3/23/2005

Trials and Trees

Hi, Bloggers! I need your help! I have to teach Sunday School this Sunday (I actually got 4 days notice instead of two!) and it's a family relations class. A little background -- in our ward, we have already gone through the text for this class, and now it's kind of a 'shoot from your hip' type thing. The bishop did not want to disband the class once the 12-week course was finished, because all of a sudden a lot of people were going to Sunday School that previously spent the hour chatting in the foyer. (No comment on whether or not this is a reflection on the gospel doctrine teacher). The bishop called an LCSW to teach the class, and he's FABULOUS, but he's going to be out of town for Easter. Since he's so good, the bar is set really very high. Well, my degree is in communication, so obviously I'm going to go in that direction. So I was thinking about conflict resolution in relationships - and not just family ones. What conflicts have you had, and how have you resolved them? I want to do role plays to demonstrate different resolution techniques (They did this in one of my favorite college courses. This might just be an attempt on my part to relive my college days...) Any neighbor relationships ruined because your neighbor's tree dropped leaves into your yard? (I know people that refused to speak for years in our old neighborhood because of tree issues. Seriously. Stuff like this paralyzes relationships.) Anybody have neighbors start a garage band just as your newborn learned to sleep through the night? It's their right to start a band. Just as it's your right to a peaceful neighborhood. No, Nate, I haven't been to law school, I'm just talking in generalities here. What did you do about it? Anybody get caught blind-sided by someone telling you they've been resenting you for years, and here you thought the friendship was in great shape? Why would you resent someone for years without mentioning it? Anyone get the silent treatment? This is one of the absolute WORST methods of communication. It's so toxic to relationships. Poison. What did you do about it? Force them to talk, or simply ignore them, and choose not to waste the emotional energy? What conflicts have you had, and what was the resolution? (or are they not resolved) Can I use them in my Sunday School? In the meantime, I've got to track down my notes from that class....I know they're around here somewhere.

8 Comments:

Anonymous Anonymous said...

I'm a bloggernacle regular posting anonymously because you never know . . .

we visit my inlaws and stay in their home about once per year, and stay for a week.

After doing this 6 or so years, I arrived home to an ANGRY phone call from a teenaged sister-in-law, which resulted in a LENGTHY and UNPLEASANT conversation with mil about how she HATED how we never cleaned up after ourselves.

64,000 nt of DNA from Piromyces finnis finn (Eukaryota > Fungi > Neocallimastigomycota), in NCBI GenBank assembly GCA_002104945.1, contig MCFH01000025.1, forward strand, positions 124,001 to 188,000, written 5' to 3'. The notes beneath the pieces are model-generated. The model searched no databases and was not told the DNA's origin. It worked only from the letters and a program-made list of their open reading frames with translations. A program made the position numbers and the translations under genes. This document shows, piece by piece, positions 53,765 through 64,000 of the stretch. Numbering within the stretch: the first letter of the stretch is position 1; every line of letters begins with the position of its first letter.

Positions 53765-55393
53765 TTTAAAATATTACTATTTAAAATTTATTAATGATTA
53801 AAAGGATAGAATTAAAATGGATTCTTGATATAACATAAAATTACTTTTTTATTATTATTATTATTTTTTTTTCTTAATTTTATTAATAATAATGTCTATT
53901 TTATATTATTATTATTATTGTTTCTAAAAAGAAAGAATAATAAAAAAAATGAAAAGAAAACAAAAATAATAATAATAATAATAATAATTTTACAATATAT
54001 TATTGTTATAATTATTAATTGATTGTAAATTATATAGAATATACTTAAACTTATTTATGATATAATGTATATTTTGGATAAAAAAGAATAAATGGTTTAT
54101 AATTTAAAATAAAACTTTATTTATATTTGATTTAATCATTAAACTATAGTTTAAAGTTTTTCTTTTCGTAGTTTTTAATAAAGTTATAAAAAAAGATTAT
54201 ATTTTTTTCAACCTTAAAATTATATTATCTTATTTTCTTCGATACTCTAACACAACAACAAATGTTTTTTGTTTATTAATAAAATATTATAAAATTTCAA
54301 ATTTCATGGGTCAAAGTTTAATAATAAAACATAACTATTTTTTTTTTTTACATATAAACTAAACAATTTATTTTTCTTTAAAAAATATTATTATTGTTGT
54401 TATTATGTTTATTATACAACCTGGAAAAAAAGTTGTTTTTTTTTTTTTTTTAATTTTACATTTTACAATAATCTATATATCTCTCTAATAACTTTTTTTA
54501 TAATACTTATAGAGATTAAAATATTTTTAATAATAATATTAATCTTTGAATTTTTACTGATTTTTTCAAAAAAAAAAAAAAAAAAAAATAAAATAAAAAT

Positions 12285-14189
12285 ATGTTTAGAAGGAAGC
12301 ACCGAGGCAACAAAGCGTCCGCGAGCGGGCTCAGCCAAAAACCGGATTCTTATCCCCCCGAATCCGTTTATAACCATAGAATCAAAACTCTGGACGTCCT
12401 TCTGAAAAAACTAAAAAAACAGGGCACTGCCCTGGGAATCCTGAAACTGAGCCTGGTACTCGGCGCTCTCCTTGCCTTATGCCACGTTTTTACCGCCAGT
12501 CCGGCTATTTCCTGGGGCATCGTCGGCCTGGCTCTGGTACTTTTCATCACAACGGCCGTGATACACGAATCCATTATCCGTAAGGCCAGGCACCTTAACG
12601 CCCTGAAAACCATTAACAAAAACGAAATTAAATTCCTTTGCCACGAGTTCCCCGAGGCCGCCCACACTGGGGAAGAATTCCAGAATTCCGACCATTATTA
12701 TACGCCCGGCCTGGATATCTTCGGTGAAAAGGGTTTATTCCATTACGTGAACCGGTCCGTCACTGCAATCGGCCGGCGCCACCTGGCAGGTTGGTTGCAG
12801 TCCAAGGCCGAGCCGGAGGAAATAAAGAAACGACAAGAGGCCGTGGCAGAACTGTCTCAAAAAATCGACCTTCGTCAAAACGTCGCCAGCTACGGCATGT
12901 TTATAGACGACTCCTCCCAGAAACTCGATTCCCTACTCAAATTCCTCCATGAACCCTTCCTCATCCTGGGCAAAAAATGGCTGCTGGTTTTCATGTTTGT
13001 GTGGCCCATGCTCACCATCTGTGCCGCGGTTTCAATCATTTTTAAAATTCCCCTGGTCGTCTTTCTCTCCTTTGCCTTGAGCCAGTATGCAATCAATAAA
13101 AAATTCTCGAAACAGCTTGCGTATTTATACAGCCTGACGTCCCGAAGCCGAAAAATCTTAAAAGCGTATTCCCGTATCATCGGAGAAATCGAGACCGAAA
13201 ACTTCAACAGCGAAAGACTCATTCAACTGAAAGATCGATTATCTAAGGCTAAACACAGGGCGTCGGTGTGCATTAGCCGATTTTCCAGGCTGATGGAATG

(Where I come from, the polite thing to do is to 'straighten up' as in return everything to its original position, make the bed, etc., but she thought that EVERYONE knew that you were supposed to CLEAN with CLEANING PRODUCTS, vacuum, etc, before you left someone's home. It never occured to me to do this . . .)

Anyway, she was ticked big time. I was ticked that, instead of saying something after our first visit, she just simmered and hated me for all those years.

3/23/2005 05:36:00 PM  
Blogger Heather O. said...

I had a similar experience with a classmate of mine in grad school. I commented on her turtleneck, and said that I had the same one. I asked her if she bought it at the GAP. Then I said, half to myself, "Yeah, I bought it a few years back", thinking of a particularly emotional situation that sent me on the spending spree when I bought it. She was highly offended, thinking that I meant that she was still wearing something that was in style years ago. She simmered about this until I wore MY turtleneck to class, about a year later, and she said, "Hey, that's the turtleneck you told me was out of style!" What? We talked about it, and I told her the whole story, and she was cool. But it explained an entire year's distance from me. Funny how one offhand, insensitive comment can completely ruin a friendship. Unfortunately, she and I never regained the relatinship we had the year before. Sad.

3/23/2005 06:02:00 PM  
Anonymous JKS said...

Woah. Sounds a little like my in-laws. Dear Abby got a letter from angry sisters whose soon to be SIL wasn't helping in the kitchen with the sisters and mom, she was talking with the men and her fiance in the other room. Dear Abby rightly told the angry sister that she should request help from the brother.
If your inlaws wanted you to clean, they should have been wanting your HUSBAND to clean, and they should have raised him to clean and then reminded him to clean when he forgot.
I have less than perfect in-laws. They blame me for things that are my husband's fault entirely, or a joint decision we've made that they disagree with. I've pretty much quit worrying about it. They are going to think what they want, do what they want, etc. I have no control over that. I can control what I do. I will do what I think is fair and right, and not worry about their desire to resent me.
My husband DOES tell his family I come first and I appreciate that. I think that that is very important with in-law problems. The husband needs to make it clear to an unhappy MIL that he loves and supports his wife.
Besides my MIL and some other in-laws, I can't think of any communication problem. I usually get along with people since I'm the quiet, accomodating type. I can be a little too concerned with making people around me happy so I stress out just planning what restaurant to go to or something.